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Just The Sports: Understanding Wide Receivers

Just The Sports

Friday, March 24, 2006

Understanding Wide Receivers

Over the past several years, while wide receivers like Terrell Owens, Keyshawn Johnson, and Chad Johnson have become more about themselves and less about the team, the criticism of these receivers has grown exponenially leading to numerous questions being asked by the sports media and sports fans. Why do wide receivers always think of themselves as underpaid and why are they constantly demanding the ball be thrown their way are two examples of the aforementioned questions. While there is no denying that the majority of wide receivers are self-centered and egotistical, their abrasive personalities are not entirely their fault. They are simply a product of their position. In this post, I will point out four aspects of the wide receiver positions that contribute to the assholic attitudes you see in the NFL and every other level of football.

1. Where Wide Receivers Line Up

Football is the consummate team sport and yet, wide receivers line up on an island, isolated from the rest of the teammates. It is no small wonder then that they do not comprehend what their teammates have to go through on any given play to make it work. When this sort of isolation occurs, football becames a game of 1 vs. 1 or 1 vs. 2 rather than 11 vs. 11 as football was probably meant to be. In additon, lining up on an island means wide receivers don't even have to know what the snap count is. All they have to do is watch the ball and when it is snapped, they perform their job. There have been numerous instances where wide receivers have left the huddle early because they see not point in sticking around with the rest of their teammates when they don't need to know the specific snap count. Subtleties like that reinforce the thinking of wide receivers that they are alone on the field and can only depend on themselves.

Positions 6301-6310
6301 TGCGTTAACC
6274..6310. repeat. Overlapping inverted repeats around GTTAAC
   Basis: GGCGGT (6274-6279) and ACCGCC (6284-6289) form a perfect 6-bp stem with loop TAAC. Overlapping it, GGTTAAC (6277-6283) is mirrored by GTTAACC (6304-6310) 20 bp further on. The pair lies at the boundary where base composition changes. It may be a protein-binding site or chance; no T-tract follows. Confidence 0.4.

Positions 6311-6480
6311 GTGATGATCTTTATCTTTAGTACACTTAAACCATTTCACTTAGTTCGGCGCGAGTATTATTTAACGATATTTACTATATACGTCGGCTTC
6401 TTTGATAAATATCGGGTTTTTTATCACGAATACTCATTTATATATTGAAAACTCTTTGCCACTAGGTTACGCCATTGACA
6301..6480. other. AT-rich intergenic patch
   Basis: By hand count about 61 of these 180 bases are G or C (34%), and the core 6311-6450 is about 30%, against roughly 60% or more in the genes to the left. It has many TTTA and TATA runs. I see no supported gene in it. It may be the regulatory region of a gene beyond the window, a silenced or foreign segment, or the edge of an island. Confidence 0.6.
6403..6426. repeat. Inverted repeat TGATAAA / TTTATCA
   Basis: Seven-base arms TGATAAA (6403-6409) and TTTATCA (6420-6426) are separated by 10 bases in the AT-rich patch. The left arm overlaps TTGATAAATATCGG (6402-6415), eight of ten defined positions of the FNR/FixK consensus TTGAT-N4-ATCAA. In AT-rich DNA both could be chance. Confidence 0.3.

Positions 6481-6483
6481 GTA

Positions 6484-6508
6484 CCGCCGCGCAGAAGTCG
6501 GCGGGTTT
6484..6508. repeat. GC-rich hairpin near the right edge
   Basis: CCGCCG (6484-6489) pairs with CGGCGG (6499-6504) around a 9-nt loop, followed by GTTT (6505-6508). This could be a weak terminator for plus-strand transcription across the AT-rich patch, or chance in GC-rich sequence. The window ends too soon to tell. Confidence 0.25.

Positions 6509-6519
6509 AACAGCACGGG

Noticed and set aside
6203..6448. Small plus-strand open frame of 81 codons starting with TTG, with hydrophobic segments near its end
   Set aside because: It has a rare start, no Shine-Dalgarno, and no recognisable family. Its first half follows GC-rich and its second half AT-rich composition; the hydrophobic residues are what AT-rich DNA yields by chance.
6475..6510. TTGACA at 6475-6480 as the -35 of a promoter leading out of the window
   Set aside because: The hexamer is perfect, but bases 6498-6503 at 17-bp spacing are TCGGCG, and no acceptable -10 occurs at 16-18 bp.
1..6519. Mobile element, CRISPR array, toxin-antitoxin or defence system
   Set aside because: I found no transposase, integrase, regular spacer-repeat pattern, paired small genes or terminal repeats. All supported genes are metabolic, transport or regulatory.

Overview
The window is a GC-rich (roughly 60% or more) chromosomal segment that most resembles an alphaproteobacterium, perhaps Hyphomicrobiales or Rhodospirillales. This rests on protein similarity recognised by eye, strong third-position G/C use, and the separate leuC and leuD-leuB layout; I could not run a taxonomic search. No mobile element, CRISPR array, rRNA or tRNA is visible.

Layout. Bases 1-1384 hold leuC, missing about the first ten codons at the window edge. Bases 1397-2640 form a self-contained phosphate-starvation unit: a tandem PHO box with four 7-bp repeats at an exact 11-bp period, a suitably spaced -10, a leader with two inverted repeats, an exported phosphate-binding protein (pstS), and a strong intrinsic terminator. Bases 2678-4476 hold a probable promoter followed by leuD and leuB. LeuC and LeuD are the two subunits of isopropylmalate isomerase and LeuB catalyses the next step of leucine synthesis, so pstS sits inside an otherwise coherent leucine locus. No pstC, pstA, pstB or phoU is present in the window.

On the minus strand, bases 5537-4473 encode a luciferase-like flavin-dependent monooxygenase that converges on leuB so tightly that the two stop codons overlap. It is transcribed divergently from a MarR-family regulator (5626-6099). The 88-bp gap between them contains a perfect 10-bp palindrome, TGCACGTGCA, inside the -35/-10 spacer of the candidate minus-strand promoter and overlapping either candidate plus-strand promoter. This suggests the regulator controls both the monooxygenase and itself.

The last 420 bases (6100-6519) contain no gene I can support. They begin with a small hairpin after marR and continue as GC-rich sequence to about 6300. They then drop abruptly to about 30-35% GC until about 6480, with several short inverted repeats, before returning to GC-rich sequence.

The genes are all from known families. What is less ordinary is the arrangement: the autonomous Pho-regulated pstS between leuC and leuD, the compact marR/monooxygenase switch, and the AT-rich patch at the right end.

2. Wide Receivers Are Always Open

At least in their minds, they are always open. I have yet to hear any receiver who will admit he or she was covered. Even when they are double covered, they still think they are open and wonder why the ball is not coming their way. Then they start to demand it, not taking into account it is not as easy to get them the ball as they think. This leads to arguments with the quarterback or the offensive coordinator or the head coach as to why he is not getting more balls thrown his way. As destructive as the receiver's thinking might prove, this mentality is best suited for success. The truly great players at this position have to think of themselves as superior or else they will not have the confidence necessary to perform at the highest level. It is really a catch-22 situation.

3. Getting Open

When wide receivers get open. the only people they have to thank for that is themselves. Running backs need good blocking from the linemen to break up a long run. In the same vein, quarterbacks also need adequate production from their teammates in order to get off a pass. But not wide receivers. When they get open, it becomes more along the lines of look at what I did in getting open. Look at how I burned that guy with no one else's help. Therein lies the root of the "me, me me" mentality you see time and time again.

4. Having Their Backs To The Ball

Having their backs to the ball does not allow wide receivers to witness the intricacies of line blocking and all the other protection schemes that are going on behind them. Basically all the things that make a play work So, for the most part, when a play does not work out or does not develop, wide receivers really don't know why. It is this ignorance that causes anger at the rest of the teammates leading to wide receivers questioning their teammates' abilities and further fracturing themselves from the rest of the team.


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